Something to read

Discussion in 'Pesticide & Herbicide Application' started by White Gardens, Oct 17, 2009.

  1. White Gardens

    White Gardens LawnSite Fanatic
    Messages: 6,776

    I've noticed over the last 5 years or so some damaged exactly described in the article. My father has had trees and plants die around his property and blames it on the newer versions of roundup and vapor drift on calm days.

    Makes you wonder with some of the new regulations we will be seeing in ag will lead to more regulations in the green industry.
  2. greendoctor

    greendoctor LawnSite Fanatic
    Messages: 9,675

    Its not really RoundUp that I would be pointing the finger at. First of all, what kind of crops are being treated? For corn, soybean and grains, I know that potent sulfonylurea herbicides are used for weed control. The rate applied is often fractions of an ounce per acre and it does not take much to damage off target broadleaf vegetation. The Basis herbicide mentioned in the article would cause damage if if drifted. It is rimsulfuron and thifensulfuron. Uninformed people like to pick on paraquat, however the worst it would do if it drifted is burn spots into the leaves of the trees. Atrazine is not active enough to kill trees unless pounds per acre are sprayed directly under a tree.

    I was not there, but it is my guess that the spray rig used flat fan nozzles operated at high pressure and low volume. I would also guess that the tractor was running at over 5 MPH. That is an acceptable way to apply paraquat if you need to do it cheaply and the worst way to apply a sulfonylurea if a few milligrams drifting onto a next door tree would kill the tree. For weed control in my area, I often apply sulfonylurea herbicides to turf. If not that, it is 2,4-D, Banvel or Turflon That turf often has flower beds around it and or in the middle of it, as well as trees. My application equipment uses low drift air induction nozzles operated at a pressure that minimizes off target movement of the product. I also do not spray if it is hot, humid and still or so windy that even the spray from an air induction nozzle is disrupted.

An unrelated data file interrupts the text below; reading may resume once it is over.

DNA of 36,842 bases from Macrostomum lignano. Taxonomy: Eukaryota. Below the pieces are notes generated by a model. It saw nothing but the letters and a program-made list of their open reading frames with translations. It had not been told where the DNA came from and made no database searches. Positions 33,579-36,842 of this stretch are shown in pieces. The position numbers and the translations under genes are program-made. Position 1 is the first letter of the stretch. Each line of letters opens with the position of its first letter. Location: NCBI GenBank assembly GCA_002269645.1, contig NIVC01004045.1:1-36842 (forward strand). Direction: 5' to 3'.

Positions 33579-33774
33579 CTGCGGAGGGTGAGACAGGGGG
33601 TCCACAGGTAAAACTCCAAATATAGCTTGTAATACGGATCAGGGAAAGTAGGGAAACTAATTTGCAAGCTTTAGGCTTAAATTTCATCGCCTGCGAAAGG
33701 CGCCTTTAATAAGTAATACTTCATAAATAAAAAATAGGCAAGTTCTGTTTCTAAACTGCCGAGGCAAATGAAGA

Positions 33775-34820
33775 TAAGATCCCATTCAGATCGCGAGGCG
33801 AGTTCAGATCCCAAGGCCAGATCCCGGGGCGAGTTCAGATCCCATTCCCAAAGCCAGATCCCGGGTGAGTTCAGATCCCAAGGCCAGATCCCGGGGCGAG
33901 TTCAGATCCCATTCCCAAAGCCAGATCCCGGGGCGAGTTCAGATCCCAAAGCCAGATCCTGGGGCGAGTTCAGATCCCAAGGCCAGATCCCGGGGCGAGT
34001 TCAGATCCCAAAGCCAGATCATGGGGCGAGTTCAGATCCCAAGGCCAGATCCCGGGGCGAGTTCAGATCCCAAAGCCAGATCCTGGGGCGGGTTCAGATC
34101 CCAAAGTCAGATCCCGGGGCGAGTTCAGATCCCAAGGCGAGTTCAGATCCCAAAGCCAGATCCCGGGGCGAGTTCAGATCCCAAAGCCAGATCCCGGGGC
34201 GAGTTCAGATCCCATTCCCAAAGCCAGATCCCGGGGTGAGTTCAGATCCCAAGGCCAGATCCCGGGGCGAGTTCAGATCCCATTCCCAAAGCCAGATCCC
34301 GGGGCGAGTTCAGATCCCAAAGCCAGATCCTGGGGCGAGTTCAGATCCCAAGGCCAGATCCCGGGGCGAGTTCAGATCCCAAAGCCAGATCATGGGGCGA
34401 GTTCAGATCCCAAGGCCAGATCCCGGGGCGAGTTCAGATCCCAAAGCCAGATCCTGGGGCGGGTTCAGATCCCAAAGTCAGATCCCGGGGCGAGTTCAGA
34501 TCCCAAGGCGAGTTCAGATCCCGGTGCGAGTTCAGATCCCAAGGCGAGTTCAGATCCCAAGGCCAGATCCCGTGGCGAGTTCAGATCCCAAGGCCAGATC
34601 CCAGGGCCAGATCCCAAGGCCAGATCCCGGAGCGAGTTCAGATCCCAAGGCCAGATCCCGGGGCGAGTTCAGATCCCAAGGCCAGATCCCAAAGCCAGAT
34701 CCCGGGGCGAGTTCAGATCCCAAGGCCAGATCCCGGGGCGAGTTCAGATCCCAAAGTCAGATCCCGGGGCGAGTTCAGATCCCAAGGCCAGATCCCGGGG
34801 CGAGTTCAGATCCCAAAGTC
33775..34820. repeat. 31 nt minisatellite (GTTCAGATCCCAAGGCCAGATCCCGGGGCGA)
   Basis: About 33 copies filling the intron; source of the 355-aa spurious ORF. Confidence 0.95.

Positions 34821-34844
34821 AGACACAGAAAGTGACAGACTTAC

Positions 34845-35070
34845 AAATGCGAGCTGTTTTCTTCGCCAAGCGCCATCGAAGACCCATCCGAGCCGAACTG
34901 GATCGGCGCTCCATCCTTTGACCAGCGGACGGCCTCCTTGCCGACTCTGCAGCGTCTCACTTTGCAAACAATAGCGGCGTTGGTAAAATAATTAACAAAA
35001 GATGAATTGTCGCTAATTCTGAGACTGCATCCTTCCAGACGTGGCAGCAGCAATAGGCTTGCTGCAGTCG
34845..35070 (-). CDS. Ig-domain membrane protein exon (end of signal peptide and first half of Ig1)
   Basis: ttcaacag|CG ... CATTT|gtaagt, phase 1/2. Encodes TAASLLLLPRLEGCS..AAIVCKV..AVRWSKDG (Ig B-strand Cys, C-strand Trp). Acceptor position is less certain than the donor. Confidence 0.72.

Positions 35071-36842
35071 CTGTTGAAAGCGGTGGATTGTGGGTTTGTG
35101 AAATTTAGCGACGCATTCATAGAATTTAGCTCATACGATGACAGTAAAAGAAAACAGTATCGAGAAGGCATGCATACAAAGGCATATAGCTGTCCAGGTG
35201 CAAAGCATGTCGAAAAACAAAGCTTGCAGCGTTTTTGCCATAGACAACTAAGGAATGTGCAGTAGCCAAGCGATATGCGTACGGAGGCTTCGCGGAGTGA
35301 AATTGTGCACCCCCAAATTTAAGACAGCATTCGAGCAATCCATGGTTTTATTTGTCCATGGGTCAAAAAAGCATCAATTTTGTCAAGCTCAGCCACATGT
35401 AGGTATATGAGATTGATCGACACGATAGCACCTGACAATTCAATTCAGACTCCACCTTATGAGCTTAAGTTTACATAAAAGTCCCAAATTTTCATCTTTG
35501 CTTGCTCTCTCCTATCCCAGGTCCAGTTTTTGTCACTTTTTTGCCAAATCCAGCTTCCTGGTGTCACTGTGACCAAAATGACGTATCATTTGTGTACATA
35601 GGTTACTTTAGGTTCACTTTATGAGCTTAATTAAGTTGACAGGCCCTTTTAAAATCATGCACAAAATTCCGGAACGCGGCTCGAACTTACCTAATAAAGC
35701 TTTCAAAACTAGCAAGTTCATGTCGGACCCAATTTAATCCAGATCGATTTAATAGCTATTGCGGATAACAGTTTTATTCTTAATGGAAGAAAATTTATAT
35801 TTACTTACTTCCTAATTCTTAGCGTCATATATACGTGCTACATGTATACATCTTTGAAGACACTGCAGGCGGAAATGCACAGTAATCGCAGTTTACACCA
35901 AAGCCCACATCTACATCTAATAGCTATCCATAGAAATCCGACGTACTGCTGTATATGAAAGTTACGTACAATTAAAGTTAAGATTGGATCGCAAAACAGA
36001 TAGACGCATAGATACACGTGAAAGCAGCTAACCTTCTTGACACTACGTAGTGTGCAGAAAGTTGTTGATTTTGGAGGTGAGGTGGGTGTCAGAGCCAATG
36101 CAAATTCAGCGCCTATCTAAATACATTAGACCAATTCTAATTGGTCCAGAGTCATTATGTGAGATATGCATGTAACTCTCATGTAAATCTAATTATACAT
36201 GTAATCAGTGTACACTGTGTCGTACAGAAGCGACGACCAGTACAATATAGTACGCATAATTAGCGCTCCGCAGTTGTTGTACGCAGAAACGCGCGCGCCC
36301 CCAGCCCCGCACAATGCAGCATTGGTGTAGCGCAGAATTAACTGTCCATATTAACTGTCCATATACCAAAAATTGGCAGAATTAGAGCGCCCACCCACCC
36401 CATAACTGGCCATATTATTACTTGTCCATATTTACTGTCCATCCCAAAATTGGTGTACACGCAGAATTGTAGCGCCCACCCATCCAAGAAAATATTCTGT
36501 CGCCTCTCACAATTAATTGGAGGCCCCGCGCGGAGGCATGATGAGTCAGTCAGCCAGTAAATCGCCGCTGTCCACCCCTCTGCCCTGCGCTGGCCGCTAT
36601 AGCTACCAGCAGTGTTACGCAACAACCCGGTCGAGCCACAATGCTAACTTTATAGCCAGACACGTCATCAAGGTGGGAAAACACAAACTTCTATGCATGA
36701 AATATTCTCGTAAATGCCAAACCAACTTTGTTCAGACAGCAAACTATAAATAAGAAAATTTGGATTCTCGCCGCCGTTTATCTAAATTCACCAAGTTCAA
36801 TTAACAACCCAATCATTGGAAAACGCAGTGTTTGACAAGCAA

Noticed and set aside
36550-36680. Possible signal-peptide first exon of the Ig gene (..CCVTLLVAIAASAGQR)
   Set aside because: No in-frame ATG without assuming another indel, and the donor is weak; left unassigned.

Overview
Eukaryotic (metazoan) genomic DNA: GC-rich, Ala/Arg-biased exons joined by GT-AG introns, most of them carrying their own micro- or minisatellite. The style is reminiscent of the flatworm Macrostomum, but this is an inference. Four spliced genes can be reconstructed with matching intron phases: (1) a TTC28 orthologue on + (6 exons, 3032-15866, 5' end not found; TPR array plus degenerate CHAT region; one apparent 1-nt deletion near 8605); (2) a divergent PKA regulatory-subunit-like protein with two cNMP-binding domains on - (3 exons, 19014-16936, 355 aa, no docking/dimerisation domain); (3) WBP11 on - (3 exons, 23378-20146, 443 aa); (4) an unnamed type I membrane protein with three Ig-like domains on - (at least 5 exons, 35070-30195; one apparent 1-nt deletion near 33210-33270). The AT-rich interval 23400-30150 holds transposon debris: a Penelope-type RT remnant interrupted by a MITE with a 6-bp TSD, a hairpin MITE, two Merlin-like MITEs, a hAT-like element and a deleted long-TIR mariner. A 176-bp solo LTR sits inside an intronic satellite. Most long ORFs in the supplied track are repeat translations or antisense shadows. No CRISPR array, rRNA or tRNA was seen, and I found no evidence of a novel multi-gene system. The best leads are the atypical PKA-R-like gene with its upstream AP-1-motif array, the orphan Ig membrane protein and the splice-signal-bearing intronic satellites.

In Europe, just about all pesticides have labeling that specifies how a product may be applied. In cases of drift sensitive products, the label specifies that the product be applied with nozzles that produce a coarse spray pattern. A simple flat fan nozzle produces a fine spray pattern when operated at 25 PSI or higher. The XR Teejet nozzles are not much better unless operated at less than 25 PSI. However coverage and uniformity of pattern suffers under those conditions. I think ag applications will be first in front of the firing squad, due to the scale of and history of drift incidents. Lawn applications might be next, however that depends on how well we police ourselves. I do not like to hear about FalseBrown applying when the wind is blowing so hard that even the coarse drops from a Chemlawn gun are blowing all over the place. I know that application volume is your enemy if you are trying to save money. It is fact that drift is harder to control with low volume applications done fast. For me, the money I lose applying at 1 gallon per 1000 and 5 MPH or less is made up by not owing everyone around me for drift damage. Not to mention the possibility of being legislated out of existence. The sugarcane and pineapple growers have already made pesticides a bad word in Hawaii. The seed corn producers operating here have not done well to improve the image. All it would take is someone's trees and plants dying down wind of where I was. Then the DOA makes sure I am out of business and the statists at the legislature do their job to outlaw applications to ornamental areas. Remember Canada, New York and San Francisco, if you think it cannot happen.
  3. White Gardens

    White Gardens LawnSite Fanatic
    Messages: 6,776

    Good response.

    First off I've seen chemical drift from Roundup on many properties. The only reason I think it's roundup is because the application is when the corn or soybeans are established and it's the same time that roundup is applied. I know that the article didn't mention round-up, but I know that is one of the issues I've been seeing.

    One thing about the article too, is the call for legislation on testing for toxicity in older adults and young children. The article brings up a good point about accepted levels of chemical exposure in adult men. I think this is the aspects of chemical application that might expose some of the harmful affects of chemical drift near schools and such. If the government decides to do the testing, then that's where I feel more control will come in and also translate into testing for the Green Industry.

    I have no opinion either way. I'm originally a farm-boy and I understand the importance of chemical applications, and I also work in the Green Industry and see the overuse of chemical by the hands of, or the request of a customer. So I guess you could say I'm in the middle of the discussion.

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